BLOOMINGTON — Susan G. Komen — which funds research, screenings, treatment and education programs to combat breast cancer — is focusing on aggressive and metastatic cancers in its 2017 research funding.
Komen announced $30.7 million in grants for 98 research projects on Sept. 26. They are going to researchers in 27 states and seven countries.
"We are focused on new treatments, ways to overcome drug resistance in breast cancer patients and a better understanding of how and why breast cancer spreads, so that we can better treat metastatic breast cancer or prevent it all together," said Ellen Willmott, interim president and CEO of Susan G. Komen. "This focus on aggressive and metastatic disease is the foundation of our bold goal to reduce U.S. breast cancer deaths by 50 percent by 2026."
Metastatic breast cancer is cancer that has spread to other parts of the body, such as bones, lungs, liver or brain. It is responsible for nearly all of the nation's 40,000 annual breast cancer deaths. More than 154,000 women in the United States are living with metastatic disease. By targeting metastatic disease, Komen hopes to reduce breast cancer deaths.
The 98 grants include 37 on how to prevent and better treat metastatic breast cancer. Other grants will look into novel treatments for aggressive types of breast cancer, new therapies, drug resistance and disparities in breast cancer outcomes.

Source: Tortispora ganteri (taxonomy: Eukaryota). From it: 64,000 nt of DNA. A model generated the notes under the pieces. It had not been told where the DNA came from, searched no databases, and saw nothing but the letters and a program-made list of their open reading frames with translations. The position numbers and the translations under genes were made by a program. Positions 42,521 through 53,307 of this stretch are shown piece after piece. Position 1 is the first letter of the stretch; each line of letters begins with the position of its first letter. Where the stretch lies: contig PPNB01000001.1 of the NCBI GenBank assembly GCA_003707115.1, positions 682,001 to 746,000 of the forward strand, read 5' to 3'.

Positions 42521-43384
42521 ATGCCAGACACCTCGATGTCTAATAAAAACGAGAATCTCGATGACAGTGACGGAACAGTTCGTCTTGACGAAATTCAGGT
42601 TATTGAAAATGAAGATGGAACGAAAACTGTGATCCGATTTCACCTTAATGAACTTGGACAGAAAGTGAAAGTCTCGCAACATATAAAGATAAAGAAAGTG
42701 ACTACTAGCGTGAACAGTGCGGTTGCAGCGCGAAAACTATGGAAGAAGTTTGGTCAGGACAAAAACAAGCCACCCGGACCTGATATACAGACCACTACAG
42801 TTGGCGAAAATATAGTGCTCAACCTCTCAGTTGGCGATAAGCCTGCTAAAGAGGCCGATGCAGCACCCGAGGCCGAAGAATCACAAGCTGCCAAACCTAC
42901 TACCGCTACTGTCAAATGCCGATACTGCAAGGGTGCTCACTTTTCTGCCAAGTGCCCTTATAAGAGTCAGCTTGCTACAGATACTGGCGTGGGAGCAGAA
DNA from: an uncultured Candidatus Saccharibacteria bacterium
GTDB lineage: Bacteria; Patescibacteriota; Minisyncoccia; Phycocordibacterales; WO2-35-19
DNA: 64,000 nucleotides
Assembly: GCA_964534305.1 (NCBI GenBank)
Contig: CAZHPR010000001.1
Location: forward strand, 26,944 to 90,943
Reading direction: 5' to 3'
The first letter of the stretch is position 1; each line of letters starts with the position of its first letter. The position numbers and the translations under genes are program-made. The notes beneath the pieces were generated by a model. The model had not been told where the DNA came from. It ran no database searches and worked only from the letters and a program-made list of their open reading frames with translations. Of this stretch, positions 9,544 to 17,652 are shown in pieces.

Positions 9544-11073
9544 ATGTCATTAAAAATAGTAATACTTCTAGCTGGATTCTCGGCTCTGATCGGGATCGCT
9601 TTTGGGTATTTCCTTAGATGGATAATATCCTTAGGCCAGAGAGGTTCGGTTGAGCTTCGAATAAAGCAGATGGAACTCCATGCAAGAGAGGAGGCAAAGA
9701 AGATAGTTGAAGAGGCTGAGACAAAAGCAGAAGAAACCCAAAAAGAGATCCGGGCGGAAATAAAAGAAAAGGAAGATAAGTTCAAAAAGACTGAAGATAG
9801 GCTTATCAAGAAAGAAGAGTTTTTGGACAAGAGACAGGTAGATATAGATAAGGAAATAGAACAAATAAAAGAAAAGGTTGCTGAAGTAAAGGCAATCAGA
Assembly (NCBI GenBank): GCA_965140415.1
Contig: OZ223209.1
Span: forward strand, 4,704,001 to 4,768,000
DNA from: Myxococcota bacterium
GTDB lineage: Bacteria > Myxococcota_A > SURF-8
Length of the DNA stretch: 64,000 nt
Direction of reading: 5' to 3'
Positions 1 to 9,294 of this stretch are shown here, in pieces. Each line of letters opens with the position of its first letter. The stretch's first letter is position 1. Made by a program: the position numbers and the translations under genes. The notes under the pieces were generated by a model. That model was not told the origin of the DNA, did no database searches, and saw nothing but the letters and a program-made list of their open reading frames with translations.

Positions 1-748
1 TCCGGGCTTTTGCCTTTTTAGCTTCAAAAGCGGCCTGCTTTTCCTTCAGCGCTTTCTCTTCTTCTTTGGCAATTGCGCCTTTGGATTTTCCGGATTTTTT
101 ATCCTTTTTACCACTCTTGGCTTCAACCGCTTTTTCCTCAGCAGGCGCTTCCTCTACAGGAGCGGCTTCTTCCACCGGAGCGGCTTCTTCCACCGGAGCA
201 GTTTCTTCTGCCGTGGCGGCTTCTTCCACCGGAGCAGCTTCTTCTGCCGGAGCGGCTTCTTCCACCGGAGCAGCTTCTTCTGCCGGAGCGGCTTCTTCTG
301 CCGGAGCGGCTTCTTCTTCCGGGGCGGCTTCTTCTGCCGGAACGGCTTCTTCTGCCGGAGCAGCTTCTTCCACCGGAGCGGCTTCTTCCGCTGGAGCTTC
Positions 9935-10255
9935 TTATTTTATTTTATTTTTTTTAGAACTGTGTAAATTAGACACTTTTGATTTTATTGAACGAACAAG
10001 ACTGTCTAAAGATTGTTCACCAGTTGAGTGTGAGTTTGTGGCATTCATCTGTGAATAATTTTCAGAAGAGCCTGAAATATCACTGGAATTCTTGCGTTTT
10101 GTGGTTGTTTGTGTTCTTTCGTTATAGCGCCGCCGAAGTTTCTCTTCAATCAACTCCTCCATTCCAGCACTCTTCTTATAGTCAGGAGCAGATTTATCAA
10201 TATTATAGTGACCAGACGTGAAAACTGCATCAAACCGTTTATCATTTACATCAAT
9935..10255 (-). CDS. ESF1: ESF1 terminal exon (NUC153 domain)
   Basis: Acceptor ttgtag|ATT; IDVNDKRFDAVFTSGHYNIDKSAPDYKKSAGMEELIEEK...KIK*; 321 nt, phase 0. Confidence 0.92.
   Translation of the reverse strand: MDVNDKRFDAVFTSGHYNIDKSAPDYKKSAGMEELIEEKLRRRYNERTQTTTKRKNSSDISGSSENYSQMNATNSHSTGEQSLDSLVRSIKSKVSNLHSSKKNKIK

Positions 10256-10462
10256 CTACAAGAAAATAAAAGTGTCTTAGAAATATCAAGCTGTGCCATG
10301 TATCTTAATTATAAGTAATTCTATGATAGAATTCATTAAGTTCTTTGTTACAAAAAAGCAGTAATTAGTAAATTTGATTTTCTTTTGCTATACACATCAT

The grants include $1,182,497 in funding for research at four Illinois institutions — Northwestern University, Chicago; University of Illinois-Chicago; University of Chicago; and the Society of Surgical Oncology, based in Rosemont. Komen's research investment in Illinois since 1982 is $20,090,805.
Money for Komen grants comes from fundraising by Komen affiliates, which direct 25 percent of money to national research and 75 percent to local programs and services. Komen Memorial Affiliate, which covers most of Central Illinois, including McLean County, has granted $11,672,456 to community programs and $4,642,723 for research over more than 20 years.
"We are so thankful for the friends, family and neighbors that fight alongside us, helping to reduce the number of breast cancer deaths in Illinois, both on the ground and through research," said Komen Memorial Executive Director Linda Maricle.
Since 1982, Komen nationwide has invested more than $956 million in breast cancer research and more than $2.1 billion in education, screening and treatment support.
Meanwhile, beginning this month, which is National Breast Cancer Awareness Month, Komen is giving individuals an opportunity to directly fund specific research by participating in a crowd funding initiative on Komen's website, www.komen.org.